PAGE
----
National Telecommunications & Information Administration chief Larry Strickling says that some government users are going to have to remain in the 95 MHZ of spectrum the group has identified for use by commercial wireless.
"We just don't have places to move the federal agencies to any longer," he said, citing the increasing government demands for spectrum as the reason for emphasizing sharing.
He pointed out that federal use is intermittent and sometimes does not involve the entire country. Strickling was being interviewed for C-SPAN's Communicators series.
Strickling said that given the opportunity to put 95 MHz of spectrum on the table, it would not have met the administration's goal of trying to free up 500 MHz had it just focused on the lower 25 MHz. The wireless industry and the FCC would probably have preferred it start with that 25 MHz since it is adjacent to a block of available commission-overseen spectrum it could have been paired with and pushed to market relatively quickly.
Strickling said going the 25 MHz route would have been an "irresponsible way to proceed" with federal agencies talking about being willing to accommodate commercial users in all 95 MHz and a goal of 500 MHz. Strickling predicted that spectrum freed up under the NTIA proposal would be available within five years.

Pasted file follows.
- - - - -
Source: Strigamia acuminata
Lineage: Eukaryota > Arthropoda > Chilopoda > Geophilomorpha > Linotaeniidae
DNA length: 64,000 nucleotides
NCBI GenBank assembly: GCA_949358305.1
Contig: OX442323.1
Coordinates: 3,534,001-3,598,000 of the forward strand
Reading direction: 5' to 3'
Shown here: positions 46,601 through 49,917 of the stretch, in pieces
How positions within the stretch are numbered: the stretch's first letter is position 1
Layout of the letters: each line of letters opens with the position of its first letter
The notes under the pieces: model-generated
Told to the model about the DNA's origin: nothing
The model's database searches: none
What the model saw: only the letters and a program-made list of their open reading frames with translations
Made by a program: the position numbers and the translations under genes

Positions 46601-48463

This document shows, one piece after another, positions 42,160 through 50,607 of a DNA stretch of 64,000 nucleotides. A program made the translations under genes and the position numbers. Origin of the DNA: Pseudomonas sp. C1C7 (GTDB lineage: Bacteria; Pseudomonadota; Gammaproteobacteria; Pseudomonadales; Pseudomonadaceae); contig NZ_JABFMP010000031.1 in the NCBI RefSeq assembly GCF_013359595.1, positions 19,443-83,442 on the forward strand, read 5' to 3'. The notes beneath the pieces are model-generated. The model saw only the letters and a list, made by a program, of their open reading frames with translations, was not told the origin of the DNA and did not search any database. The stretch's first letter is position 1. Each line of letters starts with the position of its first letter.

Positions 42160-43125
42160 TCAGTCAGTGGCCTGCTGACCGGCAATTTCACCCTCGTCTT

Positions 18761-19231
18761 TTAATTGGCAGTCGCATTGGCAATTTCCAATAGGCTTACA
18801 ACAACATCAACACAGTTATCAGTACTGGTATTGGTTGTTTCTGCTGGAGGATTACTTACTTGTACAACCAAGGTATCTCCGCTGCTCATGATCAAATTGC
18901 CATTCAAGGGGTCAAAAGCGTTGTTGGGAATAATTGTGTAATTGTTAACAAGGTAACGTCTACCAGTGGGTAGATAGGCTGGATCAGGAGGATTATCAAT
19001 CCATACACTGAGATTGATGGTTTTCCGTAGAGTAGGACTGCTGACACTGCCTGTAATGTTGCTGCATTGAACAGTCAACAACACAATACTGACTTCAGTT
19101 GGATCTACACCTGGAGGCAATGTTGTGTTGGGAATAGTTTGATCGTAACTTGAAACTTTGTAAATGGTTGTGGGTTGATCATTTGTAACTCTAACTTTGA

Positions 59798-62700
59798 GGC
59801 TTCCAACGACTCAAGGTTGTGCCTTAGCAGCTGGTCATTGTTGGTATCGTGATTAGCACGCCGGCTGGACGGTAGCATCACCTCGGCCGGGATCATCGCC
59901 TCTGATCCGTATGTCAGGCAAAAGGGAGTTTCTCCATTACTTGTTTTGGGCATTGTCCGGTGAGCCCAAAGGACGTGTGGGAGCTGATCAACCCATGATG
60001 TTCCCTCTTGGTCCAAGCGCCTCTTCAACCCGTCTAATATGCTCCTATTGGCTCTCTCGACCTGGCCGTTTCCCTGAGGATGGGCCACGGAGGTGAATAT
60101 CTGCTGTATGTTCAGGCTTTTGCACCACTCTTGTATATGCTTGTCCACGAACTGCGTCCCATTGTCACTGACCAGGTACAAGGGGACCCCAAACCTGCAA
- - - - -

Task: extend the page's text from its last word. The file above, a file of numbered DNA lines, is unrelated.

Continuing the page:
But while some of the government users would stay in the 95 MHz, others wouldn't, according to the NTIA plan.
Strickling did not address the suggestion in its spectrum report that one DOD users would have to be relocated, with the proposal being to move electronic news gatherers out of their spectrum, spectrum they were only recently moved to due to the DTV transition.
Strickling did not comment on what the ultimate outcome for LightSquared would be, the proposed wholesale wireless broadband network, whose FCC waiver to launch the service is in the process of being rescinded after GPS interference testing and an NTIA recommendation that there was no clear path forward. He pointed out that NTIA had suggested one fix, but also conceded that involved lowering power levels to a degree that LightSquared said would not have produced a viable service.
Strickling said that NTIA would look at receiver standards for future federal agency purchases, though added that w a 5 to 15-year effort and only deals with government users, so would provide no relief for the company, which has said it could lose billions in an investment predicated on the FCC waiver.
The main issue with LightSquared was that it interfered with sensitive GPS receivers detecting out-of-band transmissions due to increased power levels for a terrestrial service. The waiver was to allow LIghtSquared's satellite spectrum to be used for terrestrial service.
Asked whether LightSquared's experience could put a damper on spectrum innovation and efficiency. Strickling said it was a unique set of circumstances, including putting a high-powered, land-based service trying to operate adjacent to a satellite band relying on much fainter signals.
Strickling did notcomment on whether the government misled LightSquared about its prospects, saying it was a question for the FCC.